Floating along buoyancy levels: dispersal and survival of western Baltic fish eggs

C. Petereit, H.-H. Hinrichsen, A. Franke, Fritz Köster

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Vertical distribution is an important feature of pelagic fish eggs and yolk sac larvae impacting their survival and dispersal, especially in heterogeneous and highly variable estuarine environments like the Baltic Sea. Egg densities determining the vertical distribution pattern were experimentally ascertained for cod (Gadus morhua), plaice (Pleuronectes platessa) and flounder (Platichthys flesus) from the western Baltic Sea. Plaice eggs floated at lower mean (± standard deviation) density range (1.0136 ± 0.0007 g cm-3) compared to cod (1.0146 ± 0.0009 g cm-3) and flounder eggs (1.0160 ± 0.0015 g cm-3), which floated on the highest density level. In flounder egg diameter was significantly related to egg density and in cod a weak correlation could be found between egg dry weight and density. All other relationships between female size, egg size, egg dry weight and egg density were not significant for any of the species. Available egg density data for Baltic Sea cod, plaice and flounder are summarized considering ICES subdivisions and stock management units. A hydrodynamic drift modeling approach was applied releasing drifters in the Belt Sea continuously from December to May, covering the species’ spawning seasons. The model implemented experimentally derived egg density ranges and included ontogenetic egg density modifications for cod eggs, increasing egg density from a late egg development stage to first hatch. A drifter was removed from the model, i.e. considered dead, when its initially prescribed density value exceeded the density range available at the temporally resolved geographical positions along the drift trajectories. Highest survival occurred during releases in April and May but no cohorts survived if they were drifted east into the central Arkona Basin or the central Baltic Sea, irrespective of whether a major Baltic Inflow (1992/1993) or a stagnation-year (1987/1988) was simulated. The dispersal characteristics of the surviving yolk sac larvae of all three species reflected retention within the Belt Sea or northwards transport through the Great Belt into the Kattegat and partly into the Skagerrak. There was no successful transport to more eastern Baltic areas past a hypothetical line from the island of Moen (Denmark) to Kap Arkona on Rügen Island (Germany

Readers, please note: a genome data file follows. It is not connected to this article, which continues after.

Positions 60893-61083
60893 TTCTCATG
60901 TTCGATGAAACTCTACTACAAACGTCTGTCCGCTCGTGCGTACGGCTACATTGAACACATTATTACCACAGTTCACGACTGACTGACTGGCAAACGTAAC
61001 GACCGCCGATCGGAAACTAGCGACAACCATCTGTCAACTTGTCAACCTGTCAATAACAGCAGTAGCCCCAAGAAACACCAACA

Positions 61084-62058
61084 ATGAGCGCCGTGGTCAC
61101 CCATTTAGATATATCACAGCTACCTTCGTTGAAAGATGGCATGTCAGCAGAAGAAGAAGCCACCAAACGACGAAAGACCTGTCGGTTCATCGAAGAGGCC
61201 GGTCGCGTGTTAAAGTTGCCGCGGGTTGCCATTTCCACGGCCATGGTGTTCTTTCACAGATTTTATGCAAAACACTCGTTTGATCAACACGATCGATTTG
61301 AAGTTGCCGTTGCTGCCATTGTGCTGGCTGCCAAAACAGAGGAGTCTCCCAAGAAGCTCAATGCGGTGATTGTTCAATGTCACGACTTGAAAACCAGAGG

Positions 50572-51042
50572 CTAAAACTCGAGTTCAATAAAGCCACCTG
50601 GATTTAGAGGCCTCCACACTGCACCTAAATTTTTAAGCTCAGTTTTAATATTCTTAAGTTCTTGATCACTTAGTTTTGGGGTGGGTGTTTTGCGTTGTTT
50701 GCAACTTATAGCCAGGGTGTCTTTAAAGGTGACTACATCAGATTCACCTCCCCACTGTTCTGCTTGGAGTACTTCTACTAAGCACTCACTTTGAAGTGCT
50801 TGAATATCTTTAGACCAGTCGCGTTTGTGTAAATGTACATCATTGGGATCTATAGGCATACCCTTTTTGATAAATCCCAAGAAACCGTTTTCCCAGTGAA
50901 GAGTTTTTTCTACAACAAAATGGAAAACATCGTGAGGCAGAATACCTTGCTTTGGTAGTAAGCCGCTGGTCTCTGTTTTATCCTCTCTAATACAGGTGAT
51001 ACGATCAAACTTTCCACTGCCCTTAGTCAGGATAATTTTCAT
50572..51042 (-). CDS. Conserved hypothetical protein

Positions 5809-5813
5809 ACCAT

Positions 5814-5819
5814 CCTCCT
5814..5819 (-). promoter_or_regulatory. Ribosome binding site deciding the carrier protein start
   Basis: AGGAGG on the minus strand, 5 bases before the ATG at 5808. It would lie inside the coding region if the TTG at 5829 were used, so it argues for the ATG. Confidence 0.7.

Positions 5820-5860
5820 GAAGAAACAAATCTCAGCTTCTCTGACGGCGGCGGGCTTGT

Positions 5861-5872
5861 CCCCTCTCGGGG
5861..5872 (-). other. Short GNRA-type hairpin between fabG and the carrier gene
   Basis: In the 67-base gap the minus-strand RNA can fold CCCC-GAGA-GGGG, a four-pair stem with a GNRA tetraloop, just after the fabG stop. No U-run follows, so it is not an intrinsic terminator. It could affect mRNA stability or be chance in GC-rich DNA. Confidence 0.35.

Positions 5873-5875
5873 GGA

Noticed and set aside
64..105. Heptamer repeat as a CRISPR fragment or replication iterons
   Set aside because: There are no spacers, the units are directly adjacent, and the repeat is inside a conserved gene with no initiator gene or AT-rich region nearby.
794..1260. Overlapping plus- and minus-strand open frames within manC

Original languageEnglish
JournalProgress in Oceanography
Pages (from-to)131-152
Publication statusPublished - 2014


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